NYC is rapidly becoming one of the most sustainable cities in the U.S. Multiple plans for tackling climate change are in the works as New Yorkers are realizing that environmental issues are on the rise worldwide – and in our own backyards, too. We all can create a positive impact on our environment, making NYC sustainability a reality for our neighborhoods.

Is New York City a sustainable city?

Carbon emissions, landfill waste, air and water pollution and the use of fossil fuels has always been an issue for the concrete jungle known as the Big Apple. Fortunately, New York City is making major strides towards becoming a sustainable city through initiatives in transportation, waste management, retail, and energy. 

The City has shown great progress by implementing legislation that’s facilitating a sustainable future. For example, the Climate Mobilization Act, enacted in 2019, set the city on a path towards carbon neutrality. Smaller policy changes make a difference, too – the citywide plastic bag ban took effect in 2020 to reduce the use of plastic bags in retail and encourage customers to utilize reusable bags.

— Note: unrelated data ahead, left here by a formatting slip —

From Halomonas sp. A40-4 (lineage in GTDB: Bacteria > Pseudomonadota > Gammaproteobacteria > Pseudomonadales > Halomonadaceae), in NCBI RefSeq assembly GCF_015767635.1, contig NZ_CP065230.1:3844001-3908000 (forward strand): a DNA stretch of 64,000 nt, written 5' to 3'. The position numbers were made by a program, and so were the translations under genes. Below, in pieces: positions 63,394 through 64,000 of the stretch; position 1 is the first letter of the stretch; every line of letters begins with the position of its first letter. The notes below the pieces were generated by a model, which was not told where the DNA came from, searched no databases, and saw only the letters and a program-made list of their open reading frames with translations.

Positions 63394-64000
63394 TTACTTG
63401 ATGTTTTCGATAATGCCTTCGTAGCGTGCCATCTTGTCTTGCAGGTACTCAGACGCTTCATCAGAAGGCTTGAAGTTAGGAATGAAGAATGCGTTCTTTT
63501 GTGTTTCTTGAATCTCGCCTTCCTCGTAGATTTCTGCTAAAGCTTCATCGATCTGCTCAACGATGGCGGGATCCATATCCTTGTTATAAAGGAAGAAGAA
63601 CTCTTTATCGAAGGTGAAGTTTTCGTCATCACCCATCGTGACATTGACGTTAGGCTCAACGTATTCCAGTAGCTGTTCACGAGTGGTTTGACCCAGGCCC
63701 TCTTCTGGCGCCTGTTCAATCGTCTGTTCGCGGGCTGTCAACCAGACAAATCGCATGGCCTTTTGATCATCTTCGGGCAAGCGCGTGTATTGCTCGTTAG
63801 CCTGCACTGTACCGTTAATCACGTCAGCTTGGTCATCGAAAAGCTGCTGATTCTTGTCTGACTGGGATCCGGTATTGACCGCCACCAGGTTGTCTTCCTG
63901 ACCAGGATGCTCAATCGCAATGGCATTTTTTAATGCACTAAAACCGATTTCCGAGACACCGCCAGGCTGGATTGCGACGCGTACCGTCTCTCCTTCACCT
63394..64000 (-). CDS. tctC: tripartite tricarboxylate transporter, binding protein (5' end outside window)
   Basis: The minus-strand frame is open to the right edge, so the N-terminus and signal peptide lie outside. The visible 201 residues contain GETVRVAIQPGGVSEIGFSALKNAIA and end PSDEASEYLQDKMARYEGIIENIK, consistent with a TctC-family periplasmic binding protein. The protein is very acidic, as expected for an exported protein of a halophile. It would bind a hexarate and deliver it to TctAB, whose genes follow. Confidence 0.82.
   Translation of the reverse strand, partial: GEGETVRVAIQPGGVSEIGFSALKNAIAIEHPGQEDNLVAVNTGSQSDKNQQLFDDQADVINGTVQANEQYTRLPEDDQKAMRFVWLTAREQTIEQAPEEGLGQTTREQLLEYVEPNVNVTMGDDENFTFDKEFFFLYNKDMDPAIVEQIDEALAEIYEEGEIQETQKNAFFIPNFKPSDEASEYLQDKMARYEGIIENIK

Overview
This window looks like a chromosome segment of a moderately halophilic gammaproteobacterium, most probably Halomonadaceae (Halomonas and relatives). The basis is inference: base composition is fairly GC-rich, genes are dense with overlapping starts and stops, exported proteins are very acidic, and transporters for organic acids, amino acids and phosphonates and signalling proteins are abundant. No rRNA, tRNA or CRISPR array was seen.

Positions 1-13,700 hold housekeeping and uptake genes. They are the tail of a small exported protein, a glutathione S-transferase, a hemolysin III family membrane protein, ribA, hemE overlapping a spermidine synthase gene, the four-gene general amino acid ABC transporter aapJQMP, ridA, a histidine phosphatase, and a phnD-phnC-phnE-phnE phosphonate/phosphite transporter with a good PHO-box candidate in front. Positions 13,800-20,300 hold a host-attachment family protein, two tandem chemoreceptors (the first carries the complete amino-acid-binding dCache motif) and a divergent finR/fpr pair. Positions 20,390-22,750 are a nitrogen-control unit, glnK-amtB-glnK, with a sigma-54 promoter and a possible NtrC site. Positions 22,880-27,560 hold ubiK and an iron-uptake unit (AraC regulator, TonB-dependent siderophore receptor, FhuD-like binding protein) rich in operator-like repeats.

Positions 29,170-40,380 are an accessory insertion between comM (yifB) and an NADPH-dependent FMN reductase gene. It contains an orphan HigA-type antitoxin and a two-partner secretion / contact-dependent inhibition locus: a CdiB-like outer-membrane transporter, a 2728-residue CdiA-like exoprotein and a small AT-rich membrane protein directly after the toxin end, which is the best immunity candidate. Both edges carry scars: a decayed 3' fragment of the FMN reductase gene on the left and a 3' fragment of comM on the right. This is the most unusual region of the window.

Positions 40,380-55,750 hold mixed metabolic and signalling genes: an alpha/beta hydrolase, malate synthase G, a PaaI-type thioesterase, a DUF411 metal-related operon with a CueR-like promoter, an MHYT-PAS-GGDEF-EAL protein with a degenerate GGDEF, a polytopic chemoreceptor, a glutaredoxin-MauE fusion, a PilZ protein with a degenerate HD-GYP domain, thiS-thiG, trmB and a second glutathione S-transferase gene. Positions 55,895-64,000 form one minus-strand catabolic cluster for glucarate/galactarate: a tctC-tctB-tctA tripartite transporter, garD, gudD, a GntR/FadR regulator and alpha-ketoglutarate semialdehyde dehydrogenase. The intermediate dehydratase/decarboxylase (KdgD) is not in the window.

Bike sharing programs such as Citi Bike and Revel have been developed and expanded upon to encourage the use of alternative forms of transportation and reduce gasoline-powered vehicle use. Citi Bike has around 34,000 bicycles in NY, granting New Yorkers greater accessibility to bike riding. Plus, the Department of Transportation has made plans to upgrade 20 miles of protected bike lanes by 2023, ensuring greater safety to cyclists.